Managing Windows Server with Puppet Part 7: Installing Active Directory

Posted on July 9, 2018 by Russell Smith in Active Directory with

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In this Ask the Admin, I’ll show you how to install and configure Active Directory using Puppet.



It has been a while since I wrote the previous installment of this series, so in case you need a refresher, here are links to the other articles available on Petri. If you’re not familiar with Puppet, PowerShell DSC, or configuration management in general, I recommend reviewing the articles to get a grip on the concepts.

Managing Windows Server with Puppet Part 1: Configure Puppet Master and Bootstrap the Puppet Agent in Windows Server
Managing Windows Server with Puppet Part 2: Log in to Puppet Master, Accept Node Certificate, and Test Connectivity
Managing Windows Server with Puppet Part 3: Install Modules and Edit the Site Manifest
Managing Windows Server with Puppet Part 4: Working with Files and ACLs
Managing Windows Server with Puppet Part 5: Managing Local Users and Groups
Managing Windows Server with Puppet Part 6: Installing, Updating, and Removing Software

Before following the instructions in this article, you should also be familiar with installing Active Directory. For more information, see Install Active Directory on Windows Server 2012 with Server Manager on Petri.

Using DSC and Puppet to Install Active Directory

First, let’s talk about the good news. Installing and configuring Active Directory using Puppet doesn’t differ much from using PowerShell DSC. In fact, the DSC code just needs a little tweaking to work in Puppet. The manifest will use three DSC resources: file, windowsfeature, and xaddomain. The first two resources are built-in to Windows. But xaddomain is part of the xActiveDirectory module, which can be found in the PowerShell DSC Resource Kit on GitHub. But there’s more good news. The Puppet agent automatically makes sure all the latest resources from the resource kit are installed on each node. So, there’s no need to manually download and install the resource kit modules on your Puppet nodes.

Let’s create an NTDS directory for the Active Directory (AD) database and logs using the file resource. Ideally, the database and logs should be on separate volumes. But I’m going to keep it simple in this demonstration and put everything in the NTDS directory on the system drive.

To indicate that this is a PowerShell DSC resource as opposed to a Puppet resource, prefix the DSC resource name with ‘dsc_’. Any required DSC parameters should be similarly prefixed. As you can see, there are three parameters which are used to create the NTDS directory. The resource name, in this case, ‘adfile’, can be anything you like. Finally, while resources in a Puppet manifest should run in the order in which they appear, Puppet recommends explicitly specifying the order if it’s important. The resource is followed by a chaining arrow that ensures it runs before the next resource starts.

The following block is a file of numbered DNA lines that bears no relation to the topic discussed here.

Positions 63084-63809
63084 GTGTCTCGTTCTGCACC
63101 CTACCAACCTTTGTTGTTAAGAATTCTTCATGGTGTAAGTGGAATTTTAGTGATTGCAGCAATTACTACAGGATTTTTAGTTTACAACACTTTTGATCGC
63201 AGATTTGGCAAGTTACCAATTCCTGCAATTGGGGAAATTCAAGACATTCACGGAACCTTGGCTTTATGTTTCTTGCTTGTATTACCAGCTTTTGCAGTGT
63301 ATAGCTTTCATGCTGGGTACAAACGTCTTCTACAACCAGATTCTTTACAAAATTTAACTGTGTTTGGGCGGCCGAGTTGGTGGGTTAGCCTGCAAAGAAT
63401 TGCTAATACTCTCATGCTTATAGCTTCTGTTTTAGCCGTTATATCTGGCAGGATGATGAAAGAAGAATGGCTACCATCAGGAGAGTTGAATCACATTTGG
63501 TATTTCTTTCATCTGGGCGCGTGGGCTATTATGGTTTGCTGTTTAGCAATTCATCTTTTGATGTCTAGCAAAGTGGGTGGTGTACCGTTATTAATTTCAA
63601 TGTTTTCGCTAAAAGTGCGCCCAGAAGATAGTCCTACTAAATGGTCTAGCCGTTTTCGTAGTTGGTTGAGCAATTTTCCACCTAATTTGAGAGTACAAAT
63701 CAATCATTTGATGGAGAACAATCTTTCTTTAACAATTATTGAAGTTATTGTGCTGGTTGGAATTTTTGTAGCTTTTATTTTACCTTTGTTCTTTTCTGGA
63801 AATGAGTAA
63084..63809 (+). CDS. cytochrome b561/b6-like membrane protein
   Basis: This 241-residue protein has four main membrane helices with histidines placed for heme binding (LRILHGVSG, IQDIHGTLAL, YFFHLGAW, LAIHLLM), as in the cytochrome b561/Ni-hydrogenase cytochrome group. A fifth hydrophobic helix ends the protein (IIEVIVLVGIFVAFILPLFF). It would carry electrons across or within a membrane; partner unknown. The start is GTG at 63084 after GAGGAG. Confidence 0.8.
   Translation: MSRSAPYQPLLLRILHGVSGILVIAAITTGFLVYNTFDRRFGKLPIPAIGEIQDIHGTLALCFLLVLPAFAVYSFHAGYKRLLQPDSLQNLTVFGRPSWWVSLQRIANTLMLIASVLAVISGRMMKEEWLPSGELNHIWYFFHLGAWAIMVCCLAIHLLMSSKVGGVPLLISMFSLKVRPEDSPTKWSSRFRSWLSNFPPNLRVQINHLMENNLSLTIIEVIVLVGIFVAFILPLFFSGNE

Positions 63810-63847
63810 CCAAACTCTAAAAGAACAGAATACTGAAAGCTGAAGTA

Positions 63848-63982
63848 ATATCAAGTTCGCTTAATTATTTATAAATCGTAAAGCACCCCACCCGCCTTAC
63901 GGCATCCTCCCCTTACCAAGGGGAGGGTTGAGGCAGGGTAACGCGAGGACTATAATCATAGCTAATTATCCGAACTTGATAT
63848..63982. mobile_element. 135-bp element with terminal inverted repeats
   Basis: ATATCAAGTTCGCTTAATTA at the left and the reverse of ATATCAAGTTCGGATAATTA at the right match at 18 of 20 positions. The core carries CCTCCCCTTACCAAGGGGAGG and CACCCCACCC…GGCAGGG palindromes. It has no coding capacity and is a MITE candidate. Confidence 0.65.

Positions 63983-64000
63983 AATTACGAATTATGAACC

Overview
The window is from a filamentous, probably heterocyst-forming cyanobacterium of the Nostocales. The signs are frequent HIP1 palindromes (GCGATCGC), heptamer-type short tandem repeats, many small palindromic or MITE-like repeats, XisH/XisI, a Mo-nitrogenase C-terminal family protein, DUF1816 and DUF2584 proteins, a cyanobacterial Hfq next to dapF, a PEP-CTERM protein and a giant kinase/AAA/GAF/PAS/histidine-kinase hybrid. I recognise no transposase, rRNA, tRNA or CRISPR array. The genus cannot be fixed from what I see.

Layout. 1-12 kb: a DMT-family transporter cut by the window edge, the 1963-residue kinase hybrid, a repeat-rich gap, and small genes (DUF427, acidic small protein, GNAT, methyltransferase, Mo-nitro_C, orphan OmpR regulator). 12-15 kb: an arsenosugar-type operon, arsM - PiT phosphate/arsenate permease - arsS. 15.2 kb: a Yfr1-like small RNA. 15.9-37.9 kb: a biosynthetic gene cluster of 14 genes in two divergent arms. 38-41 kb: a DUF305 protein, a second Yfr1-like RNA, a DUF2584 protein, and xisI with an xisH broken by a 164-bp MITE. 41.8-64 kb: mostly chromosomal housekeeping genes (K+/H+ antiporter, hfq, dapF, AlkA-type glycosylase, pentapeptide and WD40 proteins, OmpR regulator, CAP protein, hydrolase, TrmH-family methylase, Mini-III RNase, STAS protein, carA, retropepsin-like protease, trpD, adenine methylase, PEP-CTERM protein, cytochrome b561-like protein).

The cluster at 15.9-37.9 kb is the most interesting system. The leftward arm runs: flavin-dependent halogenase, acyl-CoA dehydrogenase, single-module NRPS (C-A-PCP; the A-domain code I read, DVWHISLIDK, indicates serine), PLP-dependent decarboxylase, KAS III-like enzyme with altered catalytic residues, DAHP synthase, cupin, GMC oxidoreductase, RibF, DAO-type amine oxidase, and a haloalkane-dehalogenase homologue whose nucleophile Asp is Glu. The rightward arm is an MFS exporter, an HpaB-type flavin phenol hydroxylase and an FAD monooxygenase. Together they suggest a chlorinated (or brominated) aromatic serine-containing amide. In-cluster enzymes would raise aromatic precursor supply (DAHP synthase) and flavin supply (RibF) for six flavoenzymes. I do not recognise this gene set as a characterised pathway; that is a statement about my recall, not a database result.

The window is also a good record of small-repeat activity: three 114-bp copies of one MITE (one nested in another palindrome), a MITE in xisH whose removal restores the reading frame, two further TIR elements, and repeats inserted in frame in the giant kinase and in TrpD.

Install and configure Active Directory using PowerShell DSC and Puppet (Image Credit: Russell Smith)

Install and Configure Active Directory Using PowerShell DSC and Puppet (Image Credit: Russell Smith)


The next two resources install the AD Domain Services server role and the Remote Server Administration Active Directory Tools using windowsfeature. I used Get-WindowsFeature to determine what the exact role and feature names should be in the name parameter.

The bulk of the configuration work is carried out using the xaddomain resource. The subscribe parameter ensures that xaddomain doesn’t run before the AD Domain Services role is installed. It’s important that the name of the resource is specified starting with a capital letter. The domainadministratorcredential parameter is required but isn’t used. This will be the first domain controller (DC) in a new forest and the local administrator username and password is used instead.

Both the domainadministratorcredential and safemodeadministratorpassword parameters are protected using Sensitive, which is optional to ensure that the password doesn’t appear in cleartext anywhere in Puppet’s logs. Puppet passes credentials to Windows Server using the MSFT_Credential object, which ensures that the data is encrypted. If you don’t want to include the password in the Puppet manifest, you should include it in a Hiera configuration file and encrypt the text block using eyaml.

The Puppet agent installing Active Directory on a Windows Server node (Image Credit: Russell Smith)

The Puppet Agent Installing Active Directory on a Windows Server node (Image Credit: Russell Smith)


Finally, a reboot resource is used to restart the node when a reboot is pending. The message parameter is optional.

Download the complete code here and paste it into your Puppet manifest file. The easiest way to test it in an isolated environment is to paste the code into the site.pp manifest file. Once the updated site.pp manifest is saved, it will apply to your test node and reboot the server.

When the server reboots it will have a different name, which means you’ll need to reregister the node in the Puppet console. See part 2 of this series for more information on how to do that. You’ll need to either trigger the Puppet agent on the node, using puppet agent -t at the command line or wait for it to run automatically before you can accept the server again in the Puppet console.

In this Ask the Admin, I showed you how to install and configure Active Directory using Puppet.

Follow Russell on Twitter @smithrussell.

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